If you’re an iOS developer, then you’re probably familiar with the difficult task of developing CI pipelines for your app. Most of the dark corners involved in developing CI Pipelines for iOS could be avoided by outsourcing it to SaaS CI/CD solutions such as Travis, Circle or Bitrise.
But what happens if you have to build 30 applications? Or more? At Soluto, we’re building a lot of applications, and I do mean A LOT. Having to build more than 30 apps, and having that number rapidly rise, meant that using a SaaS could be costly and cause us to lose complete control of our testing environments. In order to support this kind of scale, we decided to use TeamCity as our CI tool. We chose on-premise mac vms as our build machines for TC.
We were woefully configuring our mac agents manually. This meant there was a greater chance for mistakes and a greater likelihood for inconsistencies between the various agents.
This caused undocumented and unreliable changes to the agent configuration, and in more severe cases — introduced drifting between the different agents (i.e. if someone accidentally updated only some of the agents, but not all of them).
In order to solve these serious issues, we needed to find a more reliable process for managing configurations. That’s exactly what we did. But not before taking a few wrong turns…
Into the woods:
The first approach that came to mind for solving this issue was classic Configuration Management. We were already utilizing Puppet heavily for our Linux machines, so we figured we could do the same for our mac agents. After all, they’re both *nix systems. So what could go wrong?
The answer was everything.
This approach failed miserably, as puppet modules turned out to be very poorly maintained. The only module that worked for us was the puppet-homebrew plugin and even then, it only worked after days of pulling our hair out, eventually reaching out to the (very helpful) module maintainer, and ultimately changing a system wide parameter on our puppet master.
The most painful example of what went wrong was trying to upgrade the machines’ ruby version using RVM and rbenv. Both solutions are well-maintained, widely used, easily configured manually, and were already ported into a puppet module like this one. But we needed them to support Darwin, and in the end, RVM didn’t deliver on this promise, and rbenv didn’t even claim to.
After the various modules needed for configuring the agents failed to accommodate our needs, we resorted to running bash commands which produced flaky results that were inconsistent with the manual configuration of the other agents.
Conclusion — Darwin is a bitch when it comes to configuration management. Reddit agrees.
We decided to cut our losses and stop the current iteration. The fruits of our labor seemed disproportionate to the sweat of our brow, and we figured there has to be an easier way to do this.
Into the light:
Our next approach consisted of separating our problem into two, more easily manageable subproblems.
- Using configuration-as-code for configuring the machines
- Making sure the agents are identical to each other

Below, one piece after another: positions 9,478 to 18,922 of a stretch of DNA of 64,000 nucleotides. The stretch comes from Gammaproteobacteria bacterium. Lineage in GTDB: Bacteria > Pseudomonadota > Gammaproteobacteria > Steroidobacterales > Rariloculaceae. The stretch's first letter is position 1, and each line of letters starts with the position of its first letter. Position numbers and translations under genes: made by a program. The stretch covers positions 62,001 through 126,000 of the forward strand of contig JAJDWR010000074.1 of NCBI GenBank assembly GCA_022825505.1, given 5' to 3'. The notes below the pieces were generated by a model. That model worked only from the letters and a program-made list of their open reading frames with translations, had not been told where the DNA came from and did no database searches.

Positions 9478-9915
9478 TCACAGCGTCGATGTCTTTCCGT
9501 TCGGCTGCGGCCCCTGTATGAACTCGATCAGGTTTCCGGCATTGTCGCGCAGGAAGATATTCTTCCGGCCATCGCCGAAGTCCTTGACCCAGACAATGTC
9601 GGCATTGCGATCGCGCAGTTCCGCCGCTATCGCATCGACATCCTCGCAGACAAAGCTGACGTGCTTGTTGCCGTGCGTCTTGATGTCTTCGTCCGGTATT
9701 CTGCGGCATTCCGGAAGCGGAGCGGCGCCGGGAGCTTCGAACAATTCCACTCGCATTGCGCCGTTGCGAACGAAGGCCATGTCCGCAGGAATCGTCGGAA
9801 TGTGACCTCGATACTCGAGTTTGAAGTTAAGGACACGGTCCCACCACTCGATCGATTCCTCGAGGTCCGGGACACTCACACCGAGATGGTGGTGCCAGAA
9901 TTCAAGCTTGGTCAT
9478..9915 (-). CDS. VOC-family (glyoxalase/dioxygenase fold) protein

We realized that the configuration for the agents is fairly simple and rarely changes. Therfore, we decided to start with the second, more painful problem — eliminating configuration drifts between the agents.
We took a snapshot of the current agent state and used the teamcity vmware plugin to spawn agents upon requests whenever a build enters the queue.
The plugin worked great with our linux and windows agents. We naturally asssumed it would work just fine on mac agents… right?
Turns out one of the recent upgrades of vmware-tools changed the structure of it’s CLI. The update removed a file crucial to the proper function of the plugin. Sadly, the plugins’ code did not accommodate this change.
We’ve contacted the maintainer of the plugin. He confirmed the issue and implemented a fix to the code. However, this just brought us to another error.
A very long “it works on my machine” correspondence ensued, which ended with jetbrains guy suggesting a simple workaround (creating a bash script to simulate the old vmware-tools function, and pass it on to the upgraded version) that finally worked and allowed us to use the plugin.
So what did we achieve?
Our agents are now all spawned from a single image. Whenever we need to add a dependency or upgrade a component, we bake it into the image and change the version launched by the CI server. Goodbye drifting between agents!
So, what are we still lacking?
We still need to deal with our first problem — configuration-as-code for our agents. The ideal candidate for this job would probably be Packer, which would allow us to maintain the image and substitute various components without having to reiterate manually through the entire image creation.
We dabbled with this a bit using this template for osx packer images, but quickly found out that the task is not as simple as it is with Linux images (the motif of our tale). The task is quietly lurking in our backlog, waiting for the right moment to strike. Stay tuned as we send updates from our next foray into mac vms, hope you enjoyed the read.
Originally published at https://blog.solutotlv.com on September 10, 2017.